Many readers will be thinking that seems low but let’s go with it for now.

So, for our $100 transaction, we can calculate how much money the merchant will actually receive from Elavon/Costco:

  • Transaction value: $100
  • Elavon/Costco takes 1.99% + 25c = $2.24. This is often called the “merchant discount fee
  • So merchant gets $97.76

So our picture now looks like the one below:

Four Party Model Fees 3

Merchant receives $97.76 from the $100 transaction. Elavon gets $2.24.  But how is the $2.24 distributed between the acquirer, issuer and scheme?

The Issuer’s Perspective: The Interchange Fee

So we know how much money the merchant has paid to the “credit card industry”. But how is that money allocated between all the participants?   Visa Inc has a very helpful document on their website, which tells us part of the story: Visa U.S.A. Interchange Reimbursement Fees.

The key word here is “Interchange”.  Interchange is the fee that gets paid to whoever issued the card – and it’s set by the scheme (Visa in this case).   You’ll see in that document that this is not straightforward… there are pages and pages of rates:  the interchange fees vary based on whether the card was present or not – and on the type of good or service being bought, whether it was a debit or credit card, whether it was a corporate card, whether it was an international transaction and lots of other criteria…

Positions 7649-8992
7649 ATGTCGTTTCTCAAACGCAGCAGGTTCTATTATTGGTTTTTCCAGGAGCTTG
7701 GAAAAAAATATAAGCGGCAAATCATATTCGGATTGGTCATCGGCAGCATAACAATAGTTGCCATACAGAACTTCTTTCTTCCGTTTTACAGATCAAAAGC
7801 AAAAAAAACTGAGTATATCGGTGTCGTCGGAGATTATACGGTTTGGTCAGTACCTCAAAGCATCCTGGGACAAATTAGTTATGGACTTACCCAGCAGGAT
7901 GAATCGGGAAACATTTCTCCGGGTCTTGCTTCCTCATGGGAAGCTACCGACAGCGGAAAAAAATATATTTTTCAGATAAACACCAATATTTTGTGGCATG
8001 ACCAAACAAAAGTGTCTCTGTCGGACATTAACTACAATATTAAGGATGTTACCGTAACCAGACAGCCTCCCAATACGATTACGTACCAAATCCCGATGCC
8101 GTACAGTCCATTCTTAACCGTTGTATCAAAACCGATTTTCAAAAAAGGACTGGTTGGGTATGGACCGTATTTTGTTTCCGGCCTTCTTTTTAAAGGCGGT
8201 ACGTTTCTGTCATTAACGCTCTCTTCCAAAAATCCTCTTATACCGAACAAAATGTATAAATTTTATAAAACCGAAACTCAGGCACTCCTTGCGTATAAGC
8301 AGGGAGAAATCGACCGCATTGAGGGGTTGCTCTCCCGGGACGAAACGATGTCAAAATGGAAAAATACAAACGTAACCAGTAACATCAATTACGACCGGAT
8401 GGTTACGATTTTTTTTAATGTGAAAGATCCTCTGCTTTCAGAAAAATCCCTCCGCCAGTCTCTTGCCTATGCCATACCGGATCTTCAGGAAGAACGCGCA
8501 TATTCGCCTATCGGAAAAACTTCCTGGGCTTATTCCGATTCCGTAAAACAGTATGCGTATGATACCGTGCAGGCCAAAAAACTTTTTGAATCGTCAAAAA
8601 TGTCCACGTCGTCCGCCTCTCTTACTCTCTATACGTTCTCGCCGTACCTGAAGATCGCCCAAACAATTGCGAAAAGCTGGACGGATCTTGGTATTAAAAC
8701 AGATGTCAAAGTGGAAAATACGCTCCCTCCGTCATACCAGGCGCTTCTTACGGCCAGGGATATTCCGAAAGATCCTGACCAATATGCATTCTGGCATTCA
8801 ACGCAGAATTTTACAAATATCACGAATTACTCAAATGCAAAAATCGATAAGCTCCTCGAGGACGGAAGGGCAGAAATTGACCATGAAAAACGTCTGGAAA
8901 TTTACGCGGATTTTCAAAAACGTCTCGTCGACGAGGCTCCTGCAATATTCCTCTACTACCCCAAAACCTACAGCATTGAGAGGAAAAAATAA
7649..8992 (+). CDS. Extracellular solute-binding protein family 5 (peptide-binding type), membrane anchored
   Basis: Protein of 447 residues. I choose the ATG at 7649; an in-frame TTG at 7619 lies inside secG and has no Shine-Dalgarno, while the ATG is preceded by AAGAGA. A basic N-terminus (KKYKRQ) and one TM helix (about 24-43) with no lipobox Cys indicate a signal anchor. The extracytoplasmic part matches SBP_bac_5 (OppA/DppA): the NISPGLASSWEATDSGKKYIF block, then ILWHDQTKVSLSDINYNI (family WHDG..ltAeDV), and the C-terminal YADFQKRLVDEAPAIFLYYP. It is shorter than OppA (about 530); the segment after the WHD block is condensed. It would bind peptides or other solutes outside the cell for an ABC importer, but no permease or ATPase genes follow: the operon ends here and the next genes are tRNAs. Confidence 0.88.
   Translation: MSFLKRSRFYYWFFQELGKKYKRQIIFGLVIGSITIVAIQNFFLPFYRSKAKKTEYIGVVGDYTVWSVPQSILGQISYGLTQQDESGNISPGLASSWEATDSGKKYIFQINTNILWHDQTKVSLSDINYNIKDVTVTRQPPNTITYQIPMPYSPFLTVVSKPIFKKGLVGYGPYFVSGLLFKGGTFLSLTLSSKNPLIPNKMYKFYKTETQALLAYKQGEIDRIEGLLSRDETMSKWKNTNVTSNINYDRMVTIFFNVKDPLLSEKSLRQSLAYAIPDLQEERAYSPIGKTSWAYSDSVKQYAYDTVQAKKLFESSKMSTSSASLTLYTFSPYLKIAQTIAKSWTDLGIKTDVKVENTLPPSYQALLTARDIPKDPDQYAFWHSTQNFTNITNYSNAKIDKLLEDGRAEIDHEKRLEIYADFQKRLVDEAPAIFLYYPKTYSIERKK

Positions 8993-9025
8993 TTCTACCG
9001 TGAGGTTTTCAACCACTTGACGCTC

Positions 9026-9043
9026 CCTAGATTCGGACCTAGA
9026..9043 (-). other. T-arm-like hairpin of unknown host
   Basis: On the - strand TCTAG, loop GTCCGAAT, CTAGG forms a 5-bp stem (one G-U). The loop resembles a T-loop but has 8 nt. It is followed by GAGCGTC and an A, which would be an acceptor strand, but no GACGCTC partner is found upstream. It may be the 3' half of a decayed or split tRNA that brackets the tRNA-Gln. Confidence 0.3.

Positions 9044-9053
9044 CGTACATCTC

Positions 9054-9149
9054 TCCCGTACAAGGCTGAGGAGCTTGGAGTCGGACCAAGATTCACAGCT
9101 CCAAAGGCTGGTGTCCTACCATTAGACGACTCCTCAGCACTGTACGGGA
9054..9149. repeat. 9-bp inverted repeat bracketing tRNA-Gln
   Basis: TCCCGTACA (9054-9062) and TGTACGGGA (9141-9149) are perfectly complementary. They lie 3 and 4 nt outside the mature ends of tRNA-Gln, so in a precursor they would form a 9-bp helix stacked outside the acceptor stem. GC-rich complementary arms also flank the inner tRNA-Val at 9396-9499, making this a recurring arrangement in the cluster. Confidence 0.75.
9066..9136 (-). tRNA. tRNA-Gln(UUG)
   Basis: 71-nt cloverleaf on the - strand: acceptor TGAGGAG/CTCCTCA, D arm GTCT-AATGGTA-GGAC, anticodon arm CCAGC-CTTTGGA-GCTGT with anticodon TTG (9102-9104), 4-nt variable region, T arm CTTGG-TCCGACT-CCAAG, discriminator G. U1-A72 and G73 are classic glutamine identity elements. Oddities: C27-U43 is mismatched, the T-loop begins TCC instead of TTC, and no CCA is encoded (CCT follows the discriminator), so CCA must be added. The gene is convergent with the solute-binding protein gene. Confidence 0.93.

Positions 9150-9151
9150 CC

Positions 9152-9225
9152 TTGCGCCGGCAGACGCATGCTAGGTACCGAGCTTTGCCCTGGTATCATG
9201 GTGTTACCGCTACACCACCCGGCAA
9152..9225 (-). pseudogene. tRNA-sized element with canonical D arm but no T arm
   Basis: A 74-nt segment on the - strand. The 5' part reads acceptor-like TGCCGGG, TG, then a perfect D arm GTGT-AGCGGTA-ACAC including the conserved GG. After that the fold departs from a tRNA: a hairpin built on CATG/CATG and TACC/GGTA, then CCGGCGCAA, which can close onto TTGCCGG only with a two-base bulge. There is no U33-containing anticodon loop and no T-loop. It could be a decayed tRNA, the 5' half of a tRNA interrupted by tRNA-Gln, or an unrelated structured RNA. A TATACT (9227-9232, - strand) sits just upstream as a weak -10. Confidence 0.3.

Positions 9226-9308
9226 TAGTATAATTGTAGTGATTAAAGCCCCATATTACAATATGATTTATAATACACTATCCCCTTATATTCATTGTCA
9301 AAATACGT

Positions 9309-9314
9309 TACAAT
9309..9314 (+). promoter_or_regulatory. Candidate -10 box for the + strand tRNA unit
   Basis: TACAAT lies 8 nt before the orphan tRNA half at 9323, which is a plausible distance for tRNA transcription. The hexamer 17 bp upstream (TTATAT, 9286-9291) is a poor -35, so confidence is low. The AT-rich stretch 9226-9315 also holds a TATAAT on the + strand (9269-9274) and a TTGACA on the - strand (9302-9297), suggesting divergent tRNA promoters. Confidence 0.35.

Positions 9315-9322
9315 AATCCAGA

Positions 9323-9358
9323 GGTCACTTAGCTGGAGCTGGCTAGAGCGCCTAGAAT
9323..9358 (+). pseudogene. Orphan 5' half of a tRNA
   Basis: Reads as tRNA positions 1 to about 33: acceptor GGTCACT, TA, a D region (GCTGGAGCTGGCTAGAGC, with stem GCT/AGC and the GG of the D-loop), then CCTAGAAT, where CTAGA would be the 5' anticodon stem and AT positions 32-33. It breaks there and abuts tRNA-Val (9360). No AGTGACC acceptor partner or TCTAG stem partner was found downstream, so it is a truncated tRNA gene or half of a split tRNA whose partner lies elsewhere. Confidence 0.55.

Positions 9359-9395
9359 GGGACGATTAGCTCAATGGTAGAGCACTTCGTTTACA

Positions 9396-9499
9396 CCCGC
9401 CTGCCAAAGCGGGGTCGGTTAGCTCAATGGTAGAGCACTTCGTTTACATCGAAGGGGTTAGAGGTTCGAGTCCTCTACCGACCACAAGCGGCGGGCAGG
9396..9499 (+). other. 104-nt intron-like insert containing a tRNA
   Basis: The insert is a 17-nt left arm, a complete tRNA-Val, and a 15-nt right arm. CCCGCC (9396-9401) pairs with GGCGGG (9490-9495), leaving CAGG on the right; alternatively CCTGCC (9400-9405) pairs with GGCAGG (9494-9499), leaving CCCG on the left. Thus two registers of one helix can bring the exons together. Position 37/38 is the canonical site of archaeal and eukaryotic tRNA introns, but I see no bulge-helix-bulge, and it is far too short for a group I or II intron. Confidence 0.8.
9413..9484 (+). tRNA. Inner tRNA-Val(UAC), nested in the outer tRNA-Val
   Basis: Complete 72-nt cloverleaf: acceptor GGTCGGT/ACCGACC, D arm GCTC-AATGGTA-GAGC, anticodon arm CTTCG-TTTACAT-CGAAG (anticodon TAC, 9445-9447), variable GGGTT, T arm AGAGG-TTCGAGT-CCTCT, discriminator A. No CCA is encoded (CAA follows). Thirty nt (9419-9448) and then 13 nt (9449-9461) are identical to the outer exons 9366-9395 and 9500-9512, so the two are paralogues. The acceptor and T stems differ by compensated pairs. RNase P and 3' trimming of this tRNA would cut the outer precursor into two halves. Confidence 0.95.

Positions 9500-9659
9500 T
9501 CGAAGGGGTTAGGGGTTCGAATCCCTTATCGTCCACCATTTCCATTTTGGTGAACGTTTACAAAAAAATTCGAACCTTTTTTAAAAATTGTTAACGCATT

So let’s just pick a simple example.  We’ll go with page 2 – “CPS/e-Commerce Basic, Debit” (Card not present).

Aside: CPS means that the merchant has complied with various Visa rules (such as validating customer address to reduce fraud risk, etc) and has thus qualified for a low cost option.  

So the issuer is entitled to 1.65% + 15c

  • Transaction value: $100
  • Issuer receives 1.65% + 15c = $1.80.  This is the interchange fee
  • So issuer owes $98.20 to the other participants (Visa, Elavon and the Merchant)

And we already know that the merchant only gets $97.76 of that money (their merchant discount fee was $2.24, remember?).  So that means there is 44c left to share between Visa and Elavon.

The diagram below shows the current state of the calculation:

Four Party Model Fees 4

Interchange Fee (what the issuer gets) is $1.80

So how is the remaining 44c allocated?

We’ve assumed the switch is Visa so we need to know much they charge.  CardFellow.com has a good explanation.

We’ve assumed a Visa Debit card so, according to that site, Visa’s fee, which we call the “Assessment” is 0.11%.   There is a menu of other charges that might apply but we’ve assumed this is a low-risk “CPS” transaction so we’ll assume none of them apply.  (In reality, the 1.55c “Acquirer Processing Fee” probably applies)

  • Transaction value: $100
  • Visa assessment is 0.11% so Visa charges 11c. 
  • So there is $98.09 to pass on to the acquirer.

And if there is $98.09 to pass on to the acquirer and we know that the merchant receives $97.76, that must mean there is 33c left for Elavon.

So there we have it… in this VERY SIMPLE, highly contrived – and probably unrepresentative – example, we end up with the result in the diagram below:

  • Consumer pays $100
  • Issuer receives $1.80
  • Visa receives $0.11
  • Acquirer receives $0.33
  • Merchant receives $97.76 – overall fee $2.24

Four Party Model Fees 6

Final picture showing how the merchant’s $2.24 fee is allocated

As I’ve stressed above, this is just a simple example but it shows two key points:

1) It is the issuer who receives the bulk of the fees (this is, in part, how they fund their loyalty schemes, etc)